On May 12, 2012, I was sitting in the rain in the Right Field student section, bitching about Ole Miss baseball (which was losing, 4-2, in the ninth inning to a bad Tennessee team) and Sikes Orvis (a no-name, pinch-hitting freshman) was at the plate. Just about the time I was guaranteeing to a buddy that Sikes was gonna strike out again, he blasted a pitch over the fence in right to send an eventual Rebel win into extra innings.
613 at-bats, 173 starts and 33 dingers later, Sikes has played his last home game in Oxford. And, of course, every time he left the yard at Swayze (18 of his career 34 homers have come in the friendly confines), this happened:
Because we have way too much time on our hands, RF Hater and I set out to calculate, as accurately as possibly, exactly how much beer Sikes has sent skyward during his four-year career.
Here's how we did it.
(I don't give a damn about your process, just show me the results.)
1. Figure out student section attendance.
Ole Miss lists the total attendance of every home game on its box scores, but figuring the student section crowd was a bit trickier. The school does track per-game attendance in Right Field (at least this year), but the baseball media relations dude wouldn't get back to us. But you know who did get back to us? Ole Miss Athletic Director Ross Bjork, because he's the man.
@RedCupRebellion 3,000 is the maximum capacity. A normal crowd in RF is around 2,000.....— Ross Bjork (@RossBjorkAD) May 16, 2015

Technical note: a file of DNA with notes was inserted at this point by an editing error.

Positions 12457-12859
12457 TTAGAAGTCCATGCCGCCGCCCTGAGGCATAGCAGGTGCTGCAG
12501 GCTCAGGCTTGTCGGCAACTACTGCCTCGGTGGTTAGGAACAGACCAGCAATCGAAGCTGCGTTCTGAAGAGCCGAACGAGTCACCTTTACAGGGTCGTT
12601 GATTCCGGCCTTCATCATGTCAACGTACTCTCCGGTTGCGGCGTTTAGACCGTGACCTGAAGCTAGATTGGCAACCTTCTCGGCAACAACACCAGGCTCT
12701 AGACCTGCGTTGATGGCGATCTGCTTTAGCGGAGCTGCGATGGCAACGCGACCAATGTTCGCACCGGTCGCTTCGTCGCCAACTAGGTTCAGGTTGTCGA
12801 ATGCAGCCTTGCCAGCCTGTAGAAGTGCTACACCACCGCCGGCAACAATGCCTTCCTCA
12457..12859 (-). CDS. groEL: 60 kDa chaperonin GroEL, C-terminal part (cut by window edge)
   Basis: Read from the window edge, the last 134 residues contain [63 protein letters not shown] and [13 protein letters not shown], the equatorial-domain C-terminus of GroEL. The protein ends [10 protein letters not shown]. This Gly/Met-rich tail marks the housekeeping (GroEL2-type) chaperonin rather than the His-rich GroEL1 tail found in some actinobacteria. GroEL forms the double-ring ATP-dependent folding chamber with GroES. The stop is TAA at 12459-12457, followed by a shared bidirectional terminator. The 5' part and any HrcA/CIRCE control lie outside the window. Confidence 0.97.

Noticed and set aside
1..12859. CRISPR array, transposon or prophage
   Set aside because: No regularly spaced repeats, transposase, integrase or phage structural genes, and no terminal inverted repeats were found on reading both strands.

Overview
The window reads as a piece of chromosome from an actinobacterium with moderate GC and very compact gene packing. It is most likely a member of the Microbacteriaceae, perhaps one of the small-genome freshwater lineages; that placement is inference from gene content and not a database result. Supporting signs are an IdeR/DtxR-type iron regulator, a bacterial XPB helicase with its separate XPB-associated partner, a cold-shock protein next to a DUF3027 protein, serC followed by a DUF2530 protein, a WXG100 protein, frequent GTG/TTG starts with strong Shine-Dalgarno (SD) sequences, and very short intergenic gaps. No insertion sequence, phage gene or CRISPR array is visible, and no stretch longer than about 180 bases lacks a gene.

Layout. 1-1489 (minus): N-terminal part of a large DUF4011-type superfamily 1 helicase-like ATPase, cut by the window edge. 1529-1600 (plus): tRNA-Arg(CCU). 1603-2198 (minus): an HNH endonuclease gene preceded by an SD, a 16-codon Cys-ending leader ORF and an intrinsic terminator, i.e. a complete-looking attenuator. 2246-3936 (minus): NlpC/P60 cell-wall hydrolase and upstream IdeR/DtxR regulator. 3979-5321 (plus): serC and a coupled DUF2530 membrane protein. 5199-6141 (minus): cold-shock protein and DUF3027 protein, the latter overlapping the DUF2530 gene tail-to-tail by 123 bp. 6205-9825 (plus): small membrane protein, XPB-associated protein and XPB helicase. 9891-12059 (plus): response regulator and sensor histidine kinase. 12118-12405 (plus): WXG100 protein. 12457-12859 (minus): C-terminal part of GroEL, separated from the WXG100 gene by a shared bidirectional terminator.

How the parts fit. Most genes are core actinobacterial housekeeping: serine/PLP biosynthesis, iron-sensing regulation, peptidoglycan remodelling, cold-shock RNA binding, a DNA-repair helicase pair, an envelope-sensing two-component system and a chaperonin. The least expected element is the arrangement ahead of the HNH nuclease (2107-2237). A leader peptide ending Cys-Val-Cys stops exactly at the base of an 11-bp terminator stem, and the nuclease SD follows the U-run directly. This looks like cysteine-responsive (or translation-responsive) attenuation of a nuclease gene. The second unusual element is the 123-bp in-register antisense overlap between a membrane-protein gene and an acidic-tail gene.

From that, we're able to calculate an answer to the question "Of any given home crowd, what percentage is in Right Field?" It's safe to assume that on the day that Swayze set its all-time attendance record -- 11,729 in 2013 against Bama -- the student section was at capacity. So take 3,000 from 11,729 and we're left with a baseline percentage of 25.6, which we rounded down to 25 percent.
So for each weekend game that Sikes slapped a dinger, we took 25 percent of the total attendance and assumed that was the RF crowd. We used 15 percent for midweek games, since those aren't as crowded as the recorded attendance numbers suggest (they're based on tickets sold, not actual attendance -- wasn't no damn 6,000 people at a cold Tuesday game against Arkansas State).
The average student attendance per game comes out to 1,970, which is right in line with the 2,000 that Ross told us was a normal crowd.
2. Calculate how many students actually toss their beer.
Of course, not everybody in RF participates in the shower (I'm looking at you, sorority sisters scampering down the hill like the damn Red Sea is crashing in).
Fortunately for us, resident athletic department photog Josh McCoy (who you probably know as @OleMissPix), happened to have an epic mid-shower shot from a Sikes homer during last year's regionals. So we zoomed in on a random selection of 100 students and marked which ones did and didn't throw their brews. If we couldn't say for sure whether they were tossing their cup or not, we just skipped over them.
(Click to biggify)
Hold up, hold up. What the hell is this bro doing?